There are different approaches towards the concept of “teleology” and in many ways it is related to a particular view or concept of “matter” and “change”. The Scholastic approach towards matter and change are described here and here. The approach is Aristotelian by nature. Darwin had good things to say about Aristotle. From Allan Gotthelf's article "Darwin on Aristotle": Darwin in a letter to William Ogle:
"Linnaeus and Cuvier have been my two gods, though in very different ways, but they were mere schoolboys to old Aristotle."
It is safe to say that Darwin did not model his concept of natural selection from an Aristotelian or Scholastic point of view as Gotthelf points out that Darwin was familiar with Aristotle's work but his respect for him only grew after he published The Origin. Mechanistic philosophy of matter and change was prevalent during Darwin's era. Paley's watchmaker analogy was the basis for the argument from design whereby reality was like a machine composed of parts with no intrinsic relationship between them. The designs in the system (or reality) were imposed from an outside agent.
Darwin came along and developed his concept of natural selection and attributed the designs in nature to be the result of natural selection. James Lennox argues that Darwin was indeed a teleologist ("Darwin was a teleologist") and as Ariew points out (in his article "Platonic and Aristotelian Roots of Teleological Arguments in Cosmology and Biology") it has to do with his particular conception of natural selection as some sort of “teleological force”. Like Paley, Darwin most likely had a mechanistic view of matter and he modelled his idea of natural selection on this view. Like Aristotle (as Ariew argues) Darwin's idea of natural selection preserves elements of Aristotle's final (functional teleology) and formal causes.
How is natural selection a teleological "force"? I see remnants of two sorts of teleology operating in Darwin. The key to seeing both is within DarwinÕs concept of natural selection which can be summed up as follows: as a result of individuals possessing different heritable abilities striving to survive and reproduce in local environments, comes an explanation for changes in trait composition of populations through time. Traits become prevalent in populations because they are useful to organisms in their struggle to survive. Aristotle's functional teleology is preserved through the idea that an item's existence can be explained in terms of its usefulness (Lennox 1993). What makes a trait useful is that it provides certain individuals an advantage over others in their own struggle to survive and reproduce. Secondly, the concept of individual striving to survive and reproduce plays the fundamental role in Darwin's explanation for the origins of organic diversity. The same concept reminds us of Aristotle's formal teleology – the striving for self-preservation.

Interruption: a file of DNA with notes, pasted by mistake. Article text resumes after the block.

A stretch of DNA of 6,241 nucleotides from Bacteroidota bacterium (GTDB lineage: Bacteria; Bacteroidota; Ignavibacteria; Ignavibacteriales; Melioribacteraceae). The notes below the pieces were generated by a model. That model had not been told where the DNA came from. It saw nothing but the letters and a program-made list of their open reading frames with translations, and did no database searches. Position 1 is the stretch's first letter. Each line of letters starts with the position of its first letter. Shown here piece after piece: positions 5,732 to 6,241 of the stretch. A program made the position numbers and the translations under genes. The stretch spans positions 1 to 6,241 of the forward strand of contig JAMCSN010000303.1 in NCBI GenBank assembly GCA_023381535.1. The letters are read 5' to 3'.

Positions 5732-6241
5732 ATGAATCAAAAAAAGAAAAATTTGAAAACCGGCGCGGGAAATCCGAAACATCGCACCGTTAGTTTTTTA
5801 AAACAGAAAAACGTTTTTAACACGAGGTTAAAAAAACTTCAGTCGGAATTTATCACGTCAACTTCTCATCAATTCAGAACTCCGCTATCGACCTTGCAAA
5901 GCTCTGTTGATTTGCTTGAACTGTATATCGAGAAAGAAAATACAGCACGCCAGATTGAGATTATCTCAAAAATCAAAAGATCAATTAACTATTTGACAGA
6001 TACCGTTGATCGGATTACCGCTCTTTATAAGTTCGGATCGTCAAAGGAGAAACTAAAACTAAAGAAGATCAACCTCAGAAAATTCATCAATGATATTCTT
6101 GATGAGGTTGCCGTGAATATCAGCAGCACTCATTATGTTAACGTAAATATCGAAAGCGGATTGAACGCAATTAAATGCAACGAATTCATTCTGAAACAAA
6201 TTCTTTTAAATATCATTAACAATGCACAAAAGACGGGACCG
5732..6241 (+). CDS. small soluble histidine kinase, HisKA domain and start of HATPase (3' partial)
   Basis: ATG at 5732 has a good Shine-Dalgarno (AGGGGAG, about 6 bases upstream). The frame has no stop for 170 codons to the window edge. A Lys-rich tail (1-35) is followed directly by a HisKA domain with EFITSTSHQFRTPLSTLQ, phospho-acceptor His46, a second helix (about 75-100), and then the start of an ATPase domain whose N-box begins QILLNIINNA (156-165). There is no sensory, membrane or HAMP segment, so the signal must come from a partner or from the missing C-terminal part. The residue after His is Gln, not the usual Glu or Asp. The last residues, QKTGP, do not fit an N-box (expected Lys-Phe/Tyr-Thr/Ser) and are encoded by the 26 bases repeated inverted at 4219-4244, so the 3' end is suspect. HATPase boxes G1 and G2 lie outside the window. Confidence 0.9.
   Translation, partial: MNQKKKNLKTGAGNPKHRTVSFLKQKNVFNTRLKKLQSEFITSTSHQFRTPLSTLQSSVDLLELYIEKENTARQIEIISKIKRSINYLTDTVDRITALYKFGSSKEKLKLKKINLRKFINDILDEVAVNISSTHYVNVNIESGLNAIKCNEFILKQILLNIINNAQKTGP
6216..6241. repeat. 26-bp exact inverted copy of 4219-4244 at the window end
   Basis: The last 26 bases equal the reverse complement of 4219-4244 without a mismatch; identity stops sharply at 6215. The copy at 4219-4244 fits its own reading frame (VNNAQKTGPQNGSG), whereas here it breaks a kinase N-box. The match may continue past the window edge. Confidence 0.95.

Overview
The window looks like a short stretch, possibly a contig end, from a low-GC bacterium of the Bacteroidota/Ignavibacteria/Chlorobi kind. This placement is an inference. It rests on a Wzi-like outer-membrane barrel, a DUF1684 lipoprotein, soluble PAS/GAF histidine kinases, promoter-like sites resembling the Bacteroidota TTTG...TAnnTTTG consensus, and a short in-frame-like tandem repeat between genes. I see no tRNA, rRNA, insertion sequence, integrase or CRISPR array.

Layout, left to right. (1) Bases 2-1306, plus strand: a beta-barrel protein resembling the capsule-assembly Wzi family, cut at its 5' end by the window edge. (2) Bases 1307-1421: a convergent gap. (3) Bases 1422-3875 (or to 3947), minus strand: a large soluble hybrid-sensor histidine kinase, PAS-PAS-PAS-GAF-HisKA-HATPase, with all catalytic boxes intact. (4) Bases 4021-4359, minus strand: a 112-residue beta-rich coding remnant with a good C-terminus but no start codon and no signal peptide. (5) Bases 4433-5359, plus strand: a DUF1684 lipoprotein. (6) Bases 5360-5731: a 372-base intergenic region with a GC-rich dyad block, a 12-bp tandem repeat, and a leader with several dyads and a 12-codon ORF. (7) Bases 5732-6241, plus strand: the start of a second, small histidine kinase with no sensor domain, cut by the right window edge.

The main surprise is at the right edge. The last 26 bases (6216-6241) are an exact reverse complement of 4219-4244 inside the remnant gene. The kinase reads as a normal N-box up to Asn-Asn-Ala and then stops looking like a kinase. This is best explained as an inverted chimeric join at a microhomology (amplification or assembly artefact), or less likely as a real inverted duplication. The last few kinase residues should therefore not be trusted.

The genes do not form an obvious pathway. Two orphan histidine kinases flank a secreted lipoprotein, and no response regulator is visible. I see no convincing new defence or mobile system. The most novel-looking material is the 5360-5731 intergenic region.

However, Aristotle's formal and final causes where intrinsic features of substances and substances on this view where NOT mechanical parts of a machine whose actions were attributed to an outside/extrinsic force. Darwin's idea of natural selection seems to be some sort of force that is part of reality but extrinsic from the substances (or parts as per mechanistic philosophy) of reality.
Ed Feser (and Andrew Ariew in above mentioned article) on his blog (e.g. Teleology revisited, Four approaches to teleology, Final causality and Aristotle’s Unmoved Mover) and in his books also distinguishes between teleological eliminativism and teleological intentionalism and the different kinds (e.g. Platonic, Aristotelian and Scholastic).
From these different approaches one can start to draw a picture by connecting the different views of matter and teleology (Figure 1).
So there you have it, Darwin was a natural selection teleologist whereby natural selection is an extrinsic teleological force that preserves elements of Aristotle's functional teleology (final causality) and formal causality but based on a mechanistic view of matter.
Of course in evolutionary theory today natural selection is not described as some sort of cause or force any more. Instead, as pointed out natural selection is just a descriptive term to describe when you have individuals in a population that have some kind of variation and fitness differences and are able to pass on their traits.
Or are there people that seem to use natural selection as some sort of cause or force? Any natural selection teleologists around?
This is the end of the Scholastic P&M interlude (phew, you can relax, no more "navel-gazing" ). Let's get back to empirical science e.g. somatic evolution of cancer, preadaptations, drug design and evolutionary algorithms as well as other empirical science-related issues.
I suppose another kind of teleologist or teleological view can be that of the "Laws of Nature" teleologist whereby the laws of nature are prescriptive and the "laws of nature govern" metaphor is taken literally. Laws of nature on this view really govern this or that piece of matter in a normative manner that is extrinsic from matter (irrespective of the description of matter) itself. See figure 2.